Stewart Bell - Oct. 29, 2010
Across the country, police and officials have been having similar run-ins with “freemen,” also known as “sovereign citizens,” members of a radical movement that does not recognize government authority and consequently refuses to licence their cars, carry government ID or obey police.
“We have thousands of members now,” said Mr. Rasila, who writes on the Freemen of Canada Facebook page, which has over 2,000 members. “We have meetings, we’re fairly organized. They’re very casual, usually just in someone’s living room or we’ll rent a hall.”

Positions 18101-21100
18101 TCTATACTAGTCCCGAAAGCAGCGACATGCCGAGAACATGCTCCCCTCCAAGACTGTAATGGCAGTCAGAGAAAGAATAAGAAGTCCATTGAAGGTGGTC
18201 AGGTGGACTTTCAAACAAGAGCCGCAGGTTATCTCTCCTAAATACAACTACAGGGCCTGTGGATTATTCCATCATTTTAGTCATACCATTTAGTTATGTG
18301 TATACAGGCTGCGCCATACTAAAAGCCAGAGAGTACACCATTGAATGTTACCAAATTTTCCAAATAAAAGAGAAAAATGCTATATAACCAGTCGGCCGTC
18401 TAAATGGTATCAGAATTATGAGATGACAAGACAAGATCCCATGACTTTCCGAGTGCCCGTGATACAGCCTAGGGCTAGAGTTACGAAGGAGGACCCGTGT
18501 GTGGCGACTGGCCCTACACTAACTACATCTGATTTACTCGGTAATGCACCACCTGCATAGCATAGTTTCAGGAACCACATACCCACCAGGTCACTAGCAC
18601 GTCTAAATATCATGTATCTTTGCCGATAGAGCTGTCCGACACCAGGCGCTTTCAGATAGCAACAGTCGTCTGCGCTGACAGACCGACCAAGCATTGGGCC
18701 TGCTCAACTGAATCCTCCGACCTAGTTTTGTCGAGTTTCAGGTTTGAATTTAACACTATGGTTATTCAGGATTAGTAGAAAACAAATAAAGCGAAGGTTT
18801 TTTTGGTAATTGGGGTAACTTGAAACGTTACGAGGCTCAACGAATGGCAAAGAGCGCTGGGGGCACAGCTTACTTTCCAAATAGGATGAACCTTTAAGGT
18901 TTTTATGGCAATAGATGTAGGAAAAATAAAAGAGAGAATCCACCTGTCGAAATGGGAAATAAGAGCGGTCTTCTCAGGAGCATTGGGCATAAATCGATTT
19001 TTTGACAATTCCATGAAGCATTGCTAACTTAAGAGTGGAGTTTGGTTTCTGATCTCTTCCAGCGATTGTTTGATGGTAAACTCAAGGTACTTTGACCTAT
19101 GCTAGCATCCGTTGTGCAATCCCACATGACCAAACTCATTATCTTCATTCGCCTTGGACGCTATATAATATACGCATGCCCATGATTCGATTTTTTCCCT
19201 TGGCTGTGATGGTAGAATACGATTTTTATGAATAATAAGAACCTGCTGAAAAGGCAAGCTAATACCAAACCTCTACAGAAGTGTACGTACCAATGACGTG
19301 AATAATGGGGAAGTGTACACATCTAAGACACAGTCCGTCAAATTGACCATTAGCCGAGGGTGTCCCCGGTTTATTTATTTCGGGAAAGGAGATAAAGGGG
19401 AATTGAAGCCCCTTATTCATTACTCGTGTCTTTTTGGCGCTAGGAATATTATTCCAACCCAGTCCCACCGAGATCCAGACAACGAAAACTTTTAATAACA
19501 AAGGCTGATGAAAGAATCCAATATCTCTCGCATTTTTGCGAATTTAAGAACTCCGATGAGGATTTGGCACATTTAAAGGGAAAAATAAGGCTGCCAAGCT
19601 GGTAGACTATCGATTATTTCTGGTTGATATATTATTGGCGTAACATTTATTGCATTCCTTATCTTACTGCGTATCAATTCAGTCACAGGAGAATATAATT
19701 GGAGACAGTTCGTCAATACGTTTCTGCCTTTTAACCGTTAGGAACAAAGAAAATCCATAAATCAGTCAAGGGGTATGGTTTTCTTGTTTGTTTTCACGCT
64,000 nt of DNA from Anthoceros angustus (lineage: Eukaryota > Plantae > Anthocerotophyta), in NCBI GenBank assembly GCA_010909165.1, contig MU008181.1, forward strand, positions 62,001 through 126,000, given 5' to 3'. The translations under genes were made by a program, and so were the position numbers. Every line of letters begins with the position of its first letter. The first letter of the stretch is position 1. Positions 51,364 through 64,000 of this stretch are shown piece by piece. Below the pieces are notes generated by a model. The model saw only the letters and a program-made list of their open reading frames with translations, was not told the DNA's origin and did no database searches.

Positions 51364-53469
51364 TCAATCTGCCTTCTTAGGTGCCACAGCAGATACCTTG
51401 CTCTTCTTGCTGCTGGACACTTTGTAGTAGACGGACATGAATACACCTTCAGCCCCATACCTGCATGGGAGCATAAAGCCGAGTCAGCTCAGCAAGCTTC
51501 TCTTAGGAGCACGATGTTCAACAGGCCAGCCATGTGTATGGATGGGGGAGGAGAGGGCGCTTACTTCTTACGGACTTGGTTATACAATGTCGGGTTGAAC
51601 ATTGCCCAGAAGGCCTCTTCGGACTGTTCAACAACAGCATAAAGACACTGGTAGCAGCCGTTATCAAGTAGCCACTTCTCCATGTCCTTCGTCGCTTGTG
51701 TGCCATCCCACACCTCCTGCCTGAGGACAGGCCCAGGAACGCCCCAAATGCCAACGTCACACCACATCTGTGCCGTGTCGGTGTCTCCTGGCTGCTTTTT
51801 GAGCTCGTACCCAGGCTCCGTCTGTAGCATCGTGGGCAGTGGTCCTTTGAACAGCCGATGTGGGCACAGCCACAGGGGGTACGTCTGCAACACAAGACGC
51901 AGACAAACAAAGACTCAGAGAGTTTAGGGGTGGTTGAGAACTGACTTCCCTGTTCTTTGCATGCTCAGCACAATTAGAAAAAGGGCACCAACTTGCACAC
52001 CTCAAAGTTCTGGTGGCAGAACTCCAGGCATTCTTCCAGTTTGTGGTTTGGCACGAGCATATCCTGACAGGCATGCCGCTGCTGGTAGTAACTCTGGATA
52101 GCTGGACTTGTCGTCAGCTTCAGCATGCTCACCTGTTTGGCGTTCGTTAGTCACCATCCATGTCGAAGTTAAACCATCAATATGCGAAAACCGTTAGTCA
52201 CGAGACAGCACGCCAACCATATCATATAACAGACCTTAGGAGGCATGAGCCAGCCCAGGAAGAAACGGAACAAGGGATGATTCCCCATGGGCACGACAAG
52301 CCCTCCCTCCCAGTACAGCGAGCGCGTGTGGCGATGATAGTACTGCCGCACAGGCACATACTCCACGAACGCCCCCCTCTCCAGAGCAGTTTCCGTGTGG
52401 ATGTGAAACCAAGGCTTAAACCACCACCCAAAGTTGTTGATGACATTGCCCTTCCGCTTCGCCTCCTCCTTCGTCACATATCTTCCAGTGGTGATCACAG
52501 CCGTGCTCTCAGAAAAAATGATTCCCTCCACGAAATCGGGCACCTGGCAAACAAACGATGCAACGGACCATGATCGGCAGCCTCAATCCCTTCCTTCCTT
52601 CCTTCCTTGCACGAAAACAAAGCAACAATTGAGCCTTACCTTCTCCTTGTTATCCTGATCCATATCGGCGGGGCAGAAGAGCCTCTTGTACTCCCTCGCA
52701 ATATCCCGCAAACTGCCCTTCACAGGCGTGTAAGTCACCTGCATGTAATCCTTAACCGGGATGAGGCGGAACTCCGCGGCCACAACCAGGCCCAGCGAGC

Canada’s freemen are a loose collection of true believers, ranging from tax protesters to 9/11 conspiracists to fathers whose children have been apprehended by child welfare agencies. What unites them is their dislike of government.
Self-declared defenders of individual freedom, they are anti-government extremists in the sense that, rather than opposing specific policies, they deny government has any legitimacy at all and want to be left alone to live according to their own rules.